Interest rate markets started unchanged this morning with no news to move prices; the stock indexes trading in the futures markets pointing to a lower opening at 9:30. Yesterday the 10 yr note closed close to its recent low yield at 2.47%, yet unable to push into new low ground; mortgage rates have generally flat-lined over the past couple of weeks even with the fall in treasury yields. At 9:30 the DJIA opened -35, the 10 yr unchanged and mortgage prices also generally unchanged.

Markets continue to focus discussions around the Fed's comment at the conclusion of the FOMC meeting last week that it is"prepared" to do another easing move if economic conditions warrant it. Markets took the comment as eventual fact sending treasury yields lower and boosting interest in equity markets. Will QE 2 be announced when the Fed meets again on Nov 2 and 3? If we do get more easing what shape will it take? Two questions with a multitude of answers depending on who is talking. A new theory emerged yesterday based on an article in the NY Times, that the Fed may not just buy treasuries but may step into corporates and other investments. Open-ended easing allowing the Fed to ease or not as necessary.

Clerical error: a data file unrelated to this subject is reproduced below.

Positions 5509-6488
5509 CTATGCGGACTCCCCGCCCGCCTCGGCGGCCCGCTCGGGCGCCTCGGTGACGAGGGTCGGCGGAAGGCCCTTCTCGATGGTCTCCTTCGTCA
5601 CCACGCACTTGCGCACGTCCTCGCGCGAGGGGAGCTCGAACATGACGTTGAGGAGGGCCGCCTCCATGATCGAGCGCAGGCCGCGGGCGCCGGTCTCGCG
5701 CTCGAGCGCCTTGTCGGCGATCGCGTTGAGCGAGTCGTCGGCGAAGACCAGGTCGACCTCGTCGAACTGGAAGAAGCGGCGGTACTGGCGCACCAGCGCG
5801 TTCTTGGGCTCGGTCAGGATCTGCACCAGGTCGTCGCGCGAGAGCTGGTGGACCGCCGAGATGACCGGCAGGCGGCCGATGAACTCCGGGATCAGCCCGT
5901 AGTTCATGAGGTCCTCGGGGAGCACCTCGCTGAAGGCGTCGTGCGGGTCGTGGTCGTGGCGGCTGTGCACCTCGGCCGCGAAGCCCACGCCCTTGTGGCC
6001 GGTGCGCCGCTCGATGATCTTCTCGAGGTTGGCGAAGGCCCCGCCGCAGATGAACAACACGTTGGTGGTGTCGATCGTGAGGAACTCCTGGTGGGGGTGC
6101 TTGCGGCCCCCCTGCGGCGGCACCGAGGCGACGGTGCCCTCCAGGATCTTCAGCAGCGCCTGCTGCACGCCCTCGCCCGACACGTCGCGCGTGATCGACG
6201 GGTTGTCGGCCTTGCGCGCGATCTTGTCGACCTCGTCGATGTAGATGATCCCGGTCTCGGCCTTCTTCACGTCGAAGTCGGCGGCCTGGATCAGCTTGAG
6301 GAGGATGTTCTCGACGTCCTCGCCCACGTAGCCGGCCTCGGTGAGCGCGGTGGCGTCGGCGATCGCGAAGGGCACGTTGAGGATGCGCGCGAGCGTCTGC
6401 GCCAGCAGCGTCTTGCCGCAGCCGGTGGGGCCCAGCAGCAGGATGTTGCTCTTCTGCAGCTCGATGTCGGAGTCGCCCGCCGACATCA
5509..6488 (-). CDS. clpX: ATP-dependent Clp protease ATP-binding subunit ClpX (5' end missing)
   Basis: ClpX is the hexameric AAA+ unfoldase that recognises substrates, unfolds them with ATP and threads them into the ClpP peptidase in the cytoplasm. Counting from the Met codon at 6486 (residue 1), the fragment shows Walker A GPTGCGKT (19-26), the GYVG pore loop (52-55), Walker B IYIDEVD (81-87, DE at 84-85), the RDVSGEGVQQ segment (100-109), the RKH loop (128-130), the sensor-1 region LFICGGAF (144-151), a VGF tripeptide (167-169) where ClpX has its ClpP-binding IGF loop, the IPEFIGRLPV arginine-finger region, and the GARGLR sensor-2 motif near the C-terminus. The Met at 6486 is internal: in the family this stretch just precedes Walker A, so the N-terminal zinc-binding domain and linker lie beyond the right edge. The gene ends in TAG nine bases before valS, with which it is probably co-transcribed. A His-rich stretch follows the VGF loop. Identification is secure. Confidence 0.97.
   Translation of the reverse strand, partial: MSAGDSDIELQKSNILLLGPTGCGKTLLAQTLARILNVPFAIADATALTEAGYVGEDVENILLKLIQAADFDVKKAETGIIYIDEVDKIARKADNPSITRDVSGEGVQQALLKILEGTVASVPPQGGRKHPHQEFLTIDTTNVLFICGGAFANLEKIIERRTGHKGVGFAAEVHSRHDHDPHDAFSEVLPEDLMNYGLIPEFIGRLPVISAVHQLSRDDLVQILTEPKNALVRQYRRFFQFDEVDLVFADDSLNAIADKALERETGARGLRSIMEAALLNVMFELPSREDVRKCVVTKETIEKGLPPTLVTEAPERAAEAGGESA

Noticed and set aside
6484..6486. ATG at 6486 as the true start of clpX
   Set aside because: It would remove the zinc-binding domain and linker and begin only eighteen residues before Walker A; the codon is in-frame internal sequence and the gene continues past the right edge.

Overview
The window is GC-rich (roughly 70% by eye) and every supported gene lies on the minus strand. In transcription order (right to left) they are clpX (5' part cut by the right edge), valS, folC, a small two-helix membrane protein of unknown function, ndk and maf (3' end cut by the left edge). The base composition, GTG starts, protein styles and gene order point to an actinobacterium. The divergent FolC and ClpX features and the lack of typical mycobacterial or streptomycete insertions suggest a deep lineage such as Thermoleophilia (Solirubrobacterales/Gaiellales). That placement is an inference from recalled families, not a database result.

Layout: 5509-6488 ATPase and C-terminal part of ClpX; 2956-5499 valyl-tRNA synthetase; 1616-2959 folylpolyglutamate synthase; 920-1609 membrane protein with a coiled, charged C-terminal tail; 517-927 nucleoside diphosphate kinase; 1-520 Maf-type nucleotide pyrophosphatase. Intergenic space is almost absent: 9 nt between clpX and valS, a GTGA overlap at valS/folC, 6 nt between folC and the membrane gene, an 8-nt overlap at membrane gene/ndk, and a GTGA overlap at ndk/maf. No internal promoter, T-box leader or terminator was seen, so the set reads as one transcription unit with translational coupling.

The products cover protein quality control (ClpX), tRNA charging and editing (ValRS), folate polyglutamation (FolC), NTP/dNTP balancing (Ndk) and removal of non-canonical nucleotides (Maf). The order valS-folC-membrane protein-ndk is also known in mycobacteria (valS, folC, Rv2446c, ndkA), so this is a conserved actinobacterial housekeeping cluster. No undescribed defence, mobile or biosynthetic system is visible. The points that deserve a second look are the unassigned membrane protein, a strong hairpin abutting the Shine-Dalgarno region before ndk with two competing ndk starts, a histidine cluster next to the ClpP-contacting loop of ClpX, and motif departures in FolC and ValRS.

Does QE increase inflation levels? The Fed is worrying that deflation may take hold and wants inflation to increase to norms at 1.0% to 2.0%. The problem is QE doesn't have much impact on inflation directly; the Fed isn't printing money, it just borrows money from Treasury to do easing. The two largest sources of borrowed funds for the Fed are bank reserves and Treasury cash. Banks now earn interest on reserve balances and hold roughly $1T at the Fed. At the same time, the Fed is borrowing $277B from the Treasury. It uses these funds to buy mortgages or Treasury bonds. This is not the creation of new money and therefore does not create inflation or lift aggregate demand. Bank reserves peaked in February 2010 at $1.2T, and have since fallen by $252B. Banks appear to be taking back these funds to make loans or buy bonds.